“It’s like Google on paper!”
That’s a 21st-century kid’s reaction upon discovering a set of encyclopedias.
One morning I was going through Ranger’s lessons with him, and his reader featured one of Donald J. Sobol’s Encyclopedia Brown stories. I consider Encyclopedia Brown mysteries to be one of the shining jewels of children’s literature. How can you not love books with lines like, “They called themselves the Tigers. They should have called themselves the Wooden Spoons. They were always stirring something up.”? (Note: The original stories from the 60s and 70s are best. The newer they are, the blander they get.)
I was very excited to introduce Ranger to the crime-foiling 10-year-old from Idaville. As the stories explain, Leroy Brown had read more books than most adults, and he remembered everything he read. He was like “a library in tennis shoes,” and all his friends called him Encyclopedia. That’s where my son and I hit a snag.
Ranger didn’t know what an encyclopedia was.
We no longer have a set here at home. To my kids, “look it up” means typing something into a search bar—or, indeed, merely asking Siri or Alexa. It’s a cool science-fiction world, but doesn’t entirely substitute for the lack of books. So later that week, I took Ranger and Sparkler on a field trip of discovery . . . to the library reference section.
They didn’t understand what the big deal was at first. Why go to the library to look at books you can’t even check out? Sparkler is currently fascinated by foxes, so I pulled out the index and showed them how to find the entry for foxes. Ranger located the right volume, and Sparkler found the correct page.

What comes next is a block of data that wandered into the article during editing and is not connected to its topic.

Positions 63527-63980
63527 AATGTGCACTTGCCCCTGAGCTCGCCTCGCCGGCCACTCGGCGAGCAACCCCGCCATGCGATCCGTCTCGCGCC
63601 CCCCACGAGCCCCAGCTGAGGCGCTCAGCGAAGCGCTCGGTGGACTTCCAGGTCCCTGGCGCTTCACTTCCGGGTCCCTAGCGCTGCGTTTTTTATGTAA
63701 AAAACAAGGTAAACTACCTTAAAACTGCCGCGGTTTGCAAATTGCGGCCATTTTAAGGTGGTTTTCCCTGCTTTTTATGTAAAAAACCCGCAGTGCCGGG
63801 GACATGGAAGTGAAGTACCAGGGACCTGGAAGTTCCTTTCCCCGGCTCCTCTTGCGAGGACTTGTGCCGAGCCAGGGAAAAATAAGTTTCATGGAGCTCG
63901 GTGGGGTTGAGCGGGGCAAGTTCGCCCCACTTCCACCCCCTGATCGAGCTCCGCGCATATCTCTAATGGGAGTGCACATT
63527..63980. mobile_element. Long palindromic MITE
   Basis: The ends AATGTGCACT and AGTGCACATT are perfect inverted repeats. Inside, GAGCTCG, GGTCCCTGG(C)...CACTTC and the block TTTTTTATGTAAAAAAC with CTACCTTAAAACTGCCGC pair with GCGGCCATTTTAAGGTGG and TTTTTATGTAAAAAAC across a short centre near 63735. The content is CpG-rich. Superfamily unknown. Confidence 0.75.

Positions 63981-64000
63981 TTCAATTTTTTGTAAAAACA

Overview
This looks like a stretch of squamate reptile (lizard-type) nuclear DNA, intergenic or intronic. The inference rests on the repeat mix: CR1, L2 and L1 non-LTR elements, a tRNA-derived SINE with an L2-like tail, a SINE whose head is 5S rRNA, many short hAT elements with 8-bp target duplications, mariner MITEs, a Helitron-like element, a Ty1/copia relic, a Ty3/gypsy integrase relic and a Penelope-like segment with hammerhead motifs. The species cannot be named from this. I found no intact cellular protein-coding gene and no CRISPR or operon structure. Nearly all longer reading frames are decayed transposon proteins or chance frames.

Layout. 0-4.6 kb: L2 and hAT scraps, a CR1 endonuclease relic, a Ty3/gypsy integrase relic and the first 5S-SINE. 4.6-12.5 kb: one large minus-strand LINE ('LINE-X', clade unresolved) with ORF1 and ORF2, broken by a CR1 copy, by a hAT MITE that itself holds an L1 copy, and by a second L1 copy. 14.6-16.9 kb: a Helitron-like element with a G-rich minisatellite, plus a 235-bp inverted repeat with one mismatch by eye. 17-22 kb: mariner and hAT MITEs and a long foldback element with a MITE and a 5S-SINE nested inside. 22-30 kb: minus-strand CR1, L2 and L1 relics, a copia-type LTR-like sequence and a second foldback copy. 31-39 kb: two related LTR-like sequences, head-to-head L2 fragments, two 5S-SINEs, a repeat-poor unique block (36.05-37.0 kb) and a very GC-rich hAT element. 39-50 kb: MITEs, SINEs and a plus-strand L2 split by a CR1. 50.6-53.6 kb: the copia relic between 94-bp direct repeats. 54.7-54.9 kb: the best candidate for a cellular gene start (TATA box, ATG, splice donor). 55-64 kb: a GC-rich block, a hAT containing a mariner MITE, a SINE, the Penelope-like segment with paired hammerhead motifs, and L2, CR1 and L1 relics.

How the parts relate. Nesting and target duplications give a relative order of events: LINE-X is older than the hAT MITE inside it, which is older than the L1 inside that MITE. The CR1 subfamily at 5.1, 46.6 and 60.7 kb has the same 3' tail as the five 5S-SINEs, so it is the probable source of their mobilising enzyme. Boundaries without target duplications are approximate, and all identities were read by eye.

And there it was—a short article on foxes, with pictures. They were amazed that they’d thought of a subject and it was already right here in this book! Ranger took the book, sat down, and read about the eating habits of foxes (The World Book Encyclopedia is written for students so even an 8-year-old can read it).
I suggested, “Let’s photocopy the article.”
Ranger asked, “What’s a photocopy?”
Kids these days just have no idea of the struggle we endured.
It wasn’t just Sparkler and Ranger who were excited about their new discovery. I myself remembered a life long ago, before kids, when I used to read encyclopedias and dictionaries for fun. So one morning during the holidays, I went to the library alone. I pulled out a reference book and sat down at a table. For two hours, I immersed myself in a world of information. When I finally left, it was with a promise to return.
Since that morning, Sparkler has asked to return to the library to “do some research.” She’s learned how to find books on shelves, ask librarians questions, and use the online catalog. (One day, when I think my children are strong enough to bear it, I’ll tell them about the Card Catalog.)
As much I enjoy the fact that I can look up anything on the Internet, it doesn’t replace the heft of books in my hand, the scent of paper and ink, or the discovery of new and surprising information with each turn of the page. I guess Sparkler had a point about Google on paper. But let’s be honest. A boy detective named “Google Brown”, who can pull up 10,000 possible solutions in a moment, just doesn’t have the same charm as “Encyclopedia Brown,” who takes a little longer but always comes up with the right answer.
Photo Credit: Graphic design by Anna Soltis.